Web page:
What does this tell us? While technology will never replace the importance of catching the vision, it plays a crucial role in helping churches stay relevant. Keeping this in mind, it starts to make sense why some would feel so negative about promoting giving techniques and technology. Technology — in place of a heart and vision connection — is never an acceptable substitute. In fact, when responding to our original commenter, this is what I said: What’s been really cool for [Pushpay] is to see churches who partner with us, and after going live, see the amount of new givers increase by as much as 33 percent. That’s huge! Now, were these people not obedient before, or was their heart not in the right place, or were they spiritually lacking? I’m not sure how to answer that, but I do know that they are giving faithfully now and the church as a whole is benefitting. How to preserve the balance When we talk to churches about giving technology, we use the phrase “Unlocking Generosity.” This refers back to a statistic we mentioned in the first part [ http://churchexecutive.com/archives/chronologically-incorrect ] of our Creating a Culture of Generosity series: 80 percent of people want to be more generous than they currently are, but 92 percent feel held back by a lack of money. The desire to be generous exists; it’s just waiting to be unlocked. I like to use the analogy of working out. We all know we need to do it. Most of us want to do it. But, the act of signing up for a gym membership, and then driving there multiple times a week — it’s something that very few of us do consistently. However, if a gym existed next door to my house and a personal trainer was the re waiting for me, working out would become a lot more of a regular habit. Some people — probably 20 percent of us — will exercise consistently, no matter the circumstances. For the remaining 80 percent, we might exercise from time to time, but getting that extra boost is what’s needed to develop a healthy and regular routine. We work hard to help churches engage those 80 percent of non-regular churchexecutive.com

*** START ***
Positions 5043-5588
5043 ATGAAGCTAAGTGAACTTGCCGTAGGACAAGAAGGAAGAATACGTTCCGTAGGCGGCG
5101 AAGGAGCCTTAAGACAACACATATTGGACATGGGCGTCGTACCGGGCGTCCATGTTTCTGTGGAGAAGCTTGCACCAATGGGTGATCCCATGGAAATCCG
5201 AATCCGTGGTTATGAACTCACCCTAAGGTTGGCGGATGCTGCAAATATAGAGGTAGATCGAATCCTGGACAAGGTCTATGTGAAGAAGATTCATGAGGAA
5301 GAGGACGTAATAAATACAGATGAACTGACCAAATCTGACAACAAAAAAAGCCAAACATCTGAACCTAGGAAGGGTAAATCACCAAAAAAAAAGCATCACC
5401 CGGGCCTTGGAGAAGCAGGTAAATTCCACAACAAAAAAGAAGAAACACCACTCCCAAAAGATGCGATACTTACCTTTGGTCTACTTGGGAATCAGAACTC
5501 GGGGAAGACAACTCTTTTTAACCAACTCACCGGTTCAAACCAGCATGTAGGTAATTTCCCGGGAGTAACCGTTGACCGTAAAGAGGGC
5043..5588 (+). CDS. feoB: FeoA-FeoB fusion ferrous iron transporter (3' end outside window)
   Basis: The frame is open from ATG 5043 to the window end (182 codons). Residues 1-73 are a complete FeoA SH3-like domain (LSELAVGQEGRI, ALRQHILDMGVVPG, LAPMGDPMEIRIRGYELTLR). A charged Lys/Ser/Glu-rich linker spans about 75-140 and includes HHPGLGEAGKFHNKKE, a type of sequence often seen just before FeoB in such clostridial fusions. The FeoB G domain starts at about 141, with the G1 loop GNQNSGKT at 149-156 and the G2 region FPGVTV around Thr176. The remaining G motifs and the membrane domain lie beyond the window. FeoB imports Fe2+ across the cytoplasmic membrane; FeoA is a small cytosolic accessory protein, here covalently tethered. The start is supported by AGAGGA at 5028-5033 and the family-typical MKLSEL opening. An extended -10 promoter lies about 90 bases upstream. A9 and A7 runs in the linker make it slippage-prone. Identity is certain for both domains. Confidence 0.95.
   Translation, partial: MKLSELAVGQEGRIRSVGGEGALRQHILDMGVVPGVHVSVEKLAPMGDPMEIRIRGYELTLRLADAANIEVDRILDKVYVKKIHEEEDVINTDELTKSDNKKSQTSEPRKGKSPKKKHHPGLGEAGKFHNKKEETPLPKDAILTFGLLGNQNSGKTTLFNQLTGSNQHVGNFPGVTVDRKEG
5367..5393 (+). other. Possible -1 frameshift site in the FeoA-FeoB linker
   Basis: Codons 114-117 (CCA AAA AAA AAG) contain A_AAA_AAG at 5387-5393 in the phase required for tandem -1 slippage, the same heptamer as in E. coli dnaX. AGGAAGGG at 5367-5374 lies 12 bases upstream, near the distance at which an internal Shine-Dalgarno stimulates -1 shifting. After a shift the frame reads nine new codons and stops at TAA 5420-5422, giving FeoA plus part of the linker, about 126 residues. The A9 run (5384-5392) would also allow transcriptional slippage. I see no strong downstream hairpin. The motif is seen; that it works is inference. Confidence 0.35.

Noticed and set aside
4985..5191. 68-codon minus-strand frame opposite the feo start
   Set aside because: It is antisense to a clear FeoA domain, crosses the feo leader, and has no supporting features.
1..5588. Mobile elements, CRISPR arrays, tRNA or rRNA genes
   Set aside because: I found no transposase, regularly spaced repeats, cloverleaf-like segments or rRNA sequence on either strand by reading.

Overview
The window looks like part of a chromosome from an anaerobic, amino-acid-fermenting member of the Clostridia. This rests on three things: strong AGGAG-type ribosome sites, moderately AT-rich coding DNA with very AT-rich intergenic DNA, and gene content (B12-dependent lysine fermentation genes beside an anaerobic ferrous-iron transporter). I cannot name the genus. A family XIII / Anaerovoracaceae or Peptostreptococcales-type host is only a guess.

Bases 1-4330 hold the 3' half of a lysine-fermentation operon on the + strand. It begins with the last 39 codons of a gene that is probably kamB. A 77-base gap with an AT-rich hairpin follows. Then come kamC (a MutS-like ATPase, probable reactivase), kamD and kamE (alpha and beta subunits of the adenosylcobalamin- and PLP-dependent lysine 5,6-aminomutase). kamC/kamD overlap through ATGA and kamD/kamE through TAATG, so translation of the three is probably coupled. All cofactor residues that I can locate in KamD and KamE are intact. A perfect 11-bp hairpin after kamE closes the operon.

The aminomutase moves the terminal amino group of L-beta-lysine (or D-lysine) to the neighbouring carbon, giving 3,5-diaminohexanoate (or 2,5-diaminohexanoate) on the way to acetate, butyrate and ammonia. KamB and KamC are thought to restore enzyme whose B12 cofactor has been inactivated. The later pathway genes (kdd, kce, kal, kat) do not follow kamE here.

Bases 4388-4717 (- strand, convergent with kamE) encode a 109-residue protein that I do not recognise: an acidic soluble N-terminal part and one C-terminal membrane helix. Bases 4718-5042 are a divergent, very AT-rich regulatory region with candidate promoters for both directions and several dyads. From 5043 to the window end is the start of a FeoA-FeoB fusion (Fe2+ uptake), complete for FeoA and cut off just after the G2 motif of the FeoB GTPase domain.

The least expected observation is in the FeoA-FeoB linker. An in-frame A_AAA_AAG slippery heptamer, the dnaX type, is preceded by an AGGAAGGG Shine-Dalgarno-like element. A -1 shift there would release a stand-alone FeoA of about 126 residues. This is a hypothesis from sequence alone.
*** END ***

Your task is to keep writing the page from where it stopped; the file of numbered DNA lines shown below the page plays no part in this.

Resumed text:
Church leaders, as a group, rated themselves a 3.5 out of 5 in terms of relevance. This answer speaks to a feeling that their churches are planted firmly in the middle between relevance and being out of touch. Many of the pastors made comments to the effect of, “We’re close, but we’re just not quite there yet.” givers. In doing so, we know that the technology is just a tool to make the process easier, resulting in an outcome that gets us all excited: a changed heart and healthy habits that help transform us to be more like Christ. Derek Gillette is Communications Manager for eChurchGiving www.echurchgiving.com and Pushpay www.Pushpay.com in Seattle, WA.